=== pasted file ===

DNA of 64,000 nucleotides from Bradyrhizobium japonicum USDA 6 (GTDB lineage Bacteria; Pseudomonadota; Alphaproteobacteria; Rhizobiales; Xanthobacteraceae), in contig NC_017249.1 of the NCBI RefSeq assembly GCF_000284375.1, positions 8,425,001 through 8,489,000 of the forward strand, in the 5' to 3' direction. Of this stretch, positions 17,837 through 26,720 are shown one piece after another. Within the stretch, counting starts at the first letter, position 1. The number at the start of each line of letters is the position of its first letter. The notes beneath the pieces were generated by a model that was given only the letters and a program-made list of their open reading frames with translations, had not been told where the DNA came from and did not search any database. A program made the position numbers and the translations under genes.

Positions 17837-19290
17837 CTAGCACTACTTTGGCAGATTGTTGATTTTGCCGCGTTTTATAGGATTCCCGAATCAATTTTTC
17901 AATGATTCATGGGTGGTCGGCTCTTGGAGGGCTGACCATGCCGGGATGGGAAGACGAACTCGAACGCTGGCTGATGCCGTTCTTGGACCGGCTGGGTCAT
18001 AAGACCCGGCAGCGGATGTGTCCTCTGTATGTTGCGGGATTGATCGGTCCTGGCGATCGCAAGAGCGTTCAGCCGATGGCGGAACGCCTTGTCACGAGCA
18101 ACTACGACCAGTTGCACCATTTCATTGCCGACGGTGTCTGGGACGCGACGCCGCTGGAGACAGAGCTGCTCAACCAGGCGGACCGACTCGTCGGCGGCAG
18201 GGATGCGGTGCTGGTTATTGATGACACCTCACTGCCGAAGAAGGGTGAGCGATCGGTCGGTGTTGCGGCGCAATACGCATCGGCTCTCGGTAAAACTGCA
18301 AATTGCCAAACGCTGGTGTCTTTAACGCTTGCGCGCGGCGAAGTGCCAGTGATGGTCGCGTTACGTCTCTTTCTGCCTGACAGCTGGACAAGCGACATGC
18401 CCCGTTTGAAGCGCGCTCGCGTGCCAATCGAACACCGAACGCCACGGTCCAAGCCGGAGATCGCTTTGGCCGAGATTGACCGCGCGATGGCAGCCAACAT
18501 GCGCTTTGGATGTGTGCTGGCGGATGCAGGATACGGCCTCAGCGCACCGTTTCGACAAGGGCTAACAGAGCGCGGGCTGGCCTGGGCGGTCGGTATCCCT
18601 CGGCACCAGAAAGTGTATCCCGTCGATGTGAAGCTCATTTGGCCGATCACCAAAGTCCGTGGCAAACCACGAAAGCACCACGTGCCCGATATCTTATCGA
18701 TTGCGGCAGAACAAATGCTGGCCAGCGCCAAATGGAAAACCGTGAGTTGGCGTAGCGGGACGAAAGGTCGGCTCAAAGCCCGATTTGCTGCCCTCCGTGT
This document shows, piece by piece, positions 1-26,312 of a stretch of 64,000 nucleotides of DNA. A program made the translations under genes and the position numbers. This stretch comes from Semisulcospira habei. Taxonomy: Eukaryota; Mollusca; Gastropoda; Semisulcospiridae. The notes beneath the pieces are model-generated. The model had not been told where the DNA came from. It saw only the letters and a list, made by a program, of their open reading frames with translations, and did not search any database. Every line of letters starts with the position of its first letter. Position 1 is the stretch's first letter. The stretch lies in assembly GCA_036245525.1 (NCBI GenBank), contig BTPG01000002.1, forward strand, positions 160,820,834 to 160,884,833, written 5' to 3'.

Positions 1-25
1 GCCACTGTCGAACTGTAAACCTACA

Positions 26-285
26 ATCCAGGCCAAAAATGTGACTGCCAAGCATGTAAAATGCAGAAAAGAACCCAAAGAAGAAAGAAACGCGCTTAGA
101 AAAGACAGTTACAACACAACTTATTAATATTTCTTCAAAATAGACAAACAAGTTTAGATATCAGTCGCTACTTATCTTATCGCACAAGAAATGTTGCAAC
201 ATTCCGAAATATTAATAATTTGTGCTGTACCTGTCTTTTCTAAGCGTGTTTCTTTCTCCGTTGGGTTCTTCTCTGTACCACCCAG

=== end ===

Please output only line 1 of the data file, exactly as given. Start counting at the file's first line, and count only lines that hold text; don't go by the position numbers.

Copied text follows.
DNA of 64,000 nucleotides from Bradyrhizobium japonicum USDA 6 (GTDB lineage Bacteria; Pseudomonadota; Alphaproteobacteria; Rhizobiales; Xanthobacteraceae), in contig NC_017249.1 of the NCBI RefSeq assembly GCF_000284375.1, positions 8,425,001 through 8,489,000 of the forward strand, in the 5' to 3' direction. Of this stretch, positions 17,837 through 26,720 are shown one piece after another. Within the stretch, counting starts at the first letter, position 1. The number at the start of each line of letters is the position of its first letter. The notes beneath the pieces were generated by a model that was given only the letters and a program-made list of their open reading frames with translations, had not been told where the DNA came from and did not search any database. A program made the position numbers and the translations under genes.